“I’ve seen guys that really didn’t know, but were so talented you had to keep them because if they ever got it they could become players in this league. So there are a lot of reasons why guys make it and don’t make it.”

Tell me one.

“A lot of times it’s just straight-up fit,” says Rivera. “Do they fit what you want to do and how you want to do it?”

I’m pulling for my guys. But the percentage of them sticking is so slim that it probably is good that I didn’t talk to Addison.

Hard choices for Ron Rivera

The last act of players who are cut usually is to turn in their equipment. The last team employee they often see is the equipment manager.

Jackie Miles, the Panthers’ equipment manager from the team’s inception through 2017, talked about how emotional the moment could be. After players passed Miles, stripped of their official Carolina helmets and pads, they walked out of the stadium into whatever came next.

The Panthers play their final exhibition, against the Pittsburgh Steelers, Thursday. Performance of players competing for the final roster spots will help determine who sticks. Deadline to decide is Saturday at 4 p.m.

“Oh, I dread Friday and Saturday,” says Rivera. “I’ve been through it. I mean I know what if it feels like.”

A linebacker, Rivera had started for the Chicago Bears. That’s what he was, a starting linebacker. When they drafted a linebacker, of course Rivera, as he got older, took it personally. Almost all players do. In 1992, when Rivera was 30, the Bears cut him.

Most of us can identify, although we were cut long before we reached the NFL. Names of the players who made the team often were posted on the gymnasium door. The more confident among us rushed to see it. The rest of us sidled up, as if, hey, as long as we’re in the neighborhood, we might as well look for our name

To fail was devastating for players, and devastating for most coaches. To tell a player he or she hadn’t made the team is tough for any coach with empathy. I’ve talked to several coaches, professional and in high school, about cutting players. It’s the day the coaches most dread.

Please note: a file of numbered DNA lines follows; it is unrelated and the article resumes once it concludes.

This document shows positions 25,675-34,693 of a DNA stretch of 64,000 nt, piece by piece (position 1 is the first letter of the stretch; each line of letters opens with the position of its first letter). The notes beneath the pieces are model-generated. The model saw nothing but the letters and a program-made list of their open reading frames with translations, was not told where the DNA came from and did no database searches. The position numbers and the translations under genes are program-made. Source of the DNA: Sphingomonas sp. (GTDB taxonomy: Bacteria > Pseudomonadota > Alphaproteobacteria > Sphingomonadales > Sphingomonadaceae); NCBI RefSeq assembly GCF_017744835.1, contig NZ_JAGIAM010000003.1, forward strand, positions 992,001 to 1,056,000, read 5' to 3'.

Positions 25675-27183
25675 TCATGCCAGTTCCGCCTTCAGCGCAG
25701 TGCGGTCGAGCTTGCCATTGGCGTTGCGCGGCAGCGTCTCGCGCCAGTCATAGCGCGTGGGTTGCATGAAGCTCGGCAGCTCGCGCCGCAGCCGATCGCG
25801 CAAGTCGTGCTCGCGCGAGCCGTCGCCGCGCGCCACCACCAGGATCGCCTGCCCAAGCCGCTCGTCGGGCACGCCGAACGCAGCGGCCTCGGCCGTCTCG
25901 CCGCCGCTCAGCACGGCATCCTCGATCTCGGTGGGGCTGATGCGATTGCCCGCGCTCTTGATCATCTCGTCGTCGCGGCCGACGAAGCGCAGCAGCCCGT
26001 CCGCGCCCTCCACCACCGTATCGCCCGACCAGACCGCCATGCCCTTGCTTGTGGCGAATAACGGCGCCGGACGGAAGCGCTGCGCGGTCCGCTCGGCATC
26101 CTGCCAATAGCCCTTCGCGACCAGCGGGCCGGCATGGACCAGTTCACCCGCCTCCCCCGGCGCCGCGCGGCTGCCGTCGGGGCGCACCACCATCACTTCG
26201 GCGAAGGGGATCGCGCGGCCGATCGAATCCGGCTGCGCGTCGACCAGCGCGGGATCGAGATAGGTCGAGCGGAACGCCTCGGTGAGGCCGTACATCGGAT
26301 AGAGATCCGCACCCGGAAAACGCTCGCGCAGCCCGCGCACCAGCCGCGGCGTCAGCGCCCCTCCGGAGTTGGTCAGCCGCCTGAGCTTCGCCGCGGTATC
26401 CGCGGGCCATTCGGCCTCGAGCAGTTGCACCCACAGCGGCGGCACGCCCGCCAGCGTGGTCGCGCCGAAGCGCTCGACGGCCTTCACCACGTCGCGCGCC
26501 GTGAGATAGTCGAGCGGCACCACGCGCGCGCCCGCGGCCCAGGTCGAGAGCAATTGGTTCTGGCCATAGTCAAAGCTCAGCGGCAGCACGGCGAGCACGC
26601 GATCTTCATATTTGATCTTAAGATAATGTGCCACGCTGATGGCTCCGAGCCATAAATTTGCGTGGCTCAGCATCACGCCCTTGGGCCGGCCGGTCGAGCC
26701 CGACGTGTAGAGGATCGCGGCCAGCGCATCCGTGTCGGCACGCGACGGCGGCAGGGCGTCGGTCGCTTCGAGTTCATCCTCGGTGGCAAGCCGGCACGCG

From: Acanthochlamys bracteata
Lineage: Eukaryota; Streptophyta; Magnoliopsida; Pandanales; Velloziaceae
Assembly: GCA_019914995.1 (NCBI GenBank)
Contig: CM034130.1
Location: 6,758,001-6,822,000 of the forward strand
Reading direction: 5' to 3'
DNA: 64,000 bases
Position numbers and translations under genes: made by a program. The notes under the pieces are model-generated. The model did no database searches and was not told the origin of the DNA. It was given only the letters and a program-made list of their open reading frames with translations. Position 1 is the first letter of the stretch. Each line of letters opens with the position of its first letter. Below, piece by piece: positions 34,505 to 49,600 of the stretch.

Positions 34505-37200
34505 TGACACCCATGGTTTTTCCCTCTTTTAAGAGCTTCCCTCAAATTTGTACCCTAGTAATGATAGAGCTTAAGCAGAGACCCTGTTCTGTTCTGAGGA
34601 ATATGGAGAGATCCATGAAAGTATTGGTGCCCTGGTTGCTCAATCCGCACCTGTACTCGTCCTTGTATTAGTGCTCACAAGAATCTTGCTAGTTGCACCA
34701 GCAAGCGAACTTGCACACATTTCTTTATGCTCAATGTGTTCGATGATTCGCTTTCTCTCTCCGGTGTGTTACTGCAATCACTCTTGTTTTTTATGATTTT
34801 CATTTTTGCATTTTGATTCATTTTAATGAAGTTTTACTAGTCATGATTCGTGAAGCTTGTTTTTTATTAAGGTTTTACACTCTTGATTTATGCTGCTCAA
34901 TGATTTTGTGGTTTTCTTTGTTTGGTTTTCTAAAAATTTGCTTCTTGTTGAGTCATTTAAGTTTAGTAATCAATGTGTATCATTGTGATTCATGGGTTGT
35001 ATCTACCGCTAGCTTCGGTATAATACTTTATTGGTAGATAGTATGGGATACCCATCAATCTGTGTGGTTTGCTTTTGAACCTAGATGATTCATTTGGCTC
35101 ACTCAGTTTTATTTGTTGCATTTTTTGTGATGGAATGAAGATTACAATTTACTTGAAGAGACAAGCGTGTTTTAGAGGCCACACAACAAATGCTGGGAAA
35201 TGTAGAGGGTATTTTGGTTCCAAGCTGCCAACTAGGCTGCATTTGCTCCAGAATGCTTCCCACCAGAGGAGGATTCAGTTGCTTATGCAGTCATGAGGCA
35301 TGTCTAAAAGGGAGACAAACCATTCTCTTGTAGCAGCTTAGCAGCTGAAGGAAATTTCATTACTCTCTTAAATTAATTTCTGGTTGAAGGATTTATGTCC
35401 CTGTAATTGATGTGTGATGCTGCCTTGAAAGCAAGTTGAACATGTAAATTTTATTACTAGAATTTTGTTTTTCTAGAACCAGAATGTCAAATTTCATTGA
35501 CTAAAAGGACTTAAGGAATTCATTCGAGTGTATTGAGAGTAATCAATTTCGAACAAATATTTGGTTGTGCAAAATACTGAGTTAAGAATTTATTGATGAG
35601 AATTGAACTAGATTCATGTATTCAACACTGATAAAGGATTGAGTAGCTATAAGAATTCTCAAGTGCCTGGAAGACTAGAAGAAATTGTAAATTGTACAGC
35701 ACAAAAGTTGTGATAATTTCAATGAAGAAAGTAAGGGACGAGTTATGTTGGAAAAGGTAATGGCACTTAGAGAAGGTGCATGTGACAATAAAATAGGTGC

The Panthers go through camps together, especially training camp. They stay in the same Wofford dormitory, study the same playbook, eat in the same dining hall, and slam into each other and with each other on the same fields and in exhibitions.

Family and friends are optimistic. Their guy is in the NFL. And then, come Saturday, he’s not.

“To do it as a head coach is even harder,” says Rivera. “I just think it’s a tough time, it’s a very tough time. For some of these guys, this is their shot.”

Miles got to know players, and when those close to him were released, the departure was as emotional for him as it was for them.

On cut day, some players use moves inside Bank of America Stadium that are as good as those they used on the field. The idea is not to get tapped on the shoulder, not to be told the coach or general manager wants to see them. But eventually, the people who deliver the bad news will find you. They’ll find you every time.

Colts fans showed no class in booing Andrew Luck

One of the sharpest marketing people I know told me years ago that NFL fans and NASCAR fans had more in common than fans of any other sport.

At this time, NASCAR was still a major sport, grandstands full and infields adventurous and alive. I remember thinking, “NFL crowds are much more sophisticated.”

Man, was I wrong. If you need proof, look at the manner in which fans of the Indianapolis Colts responded to the retirement of quarterback Andrew Luck.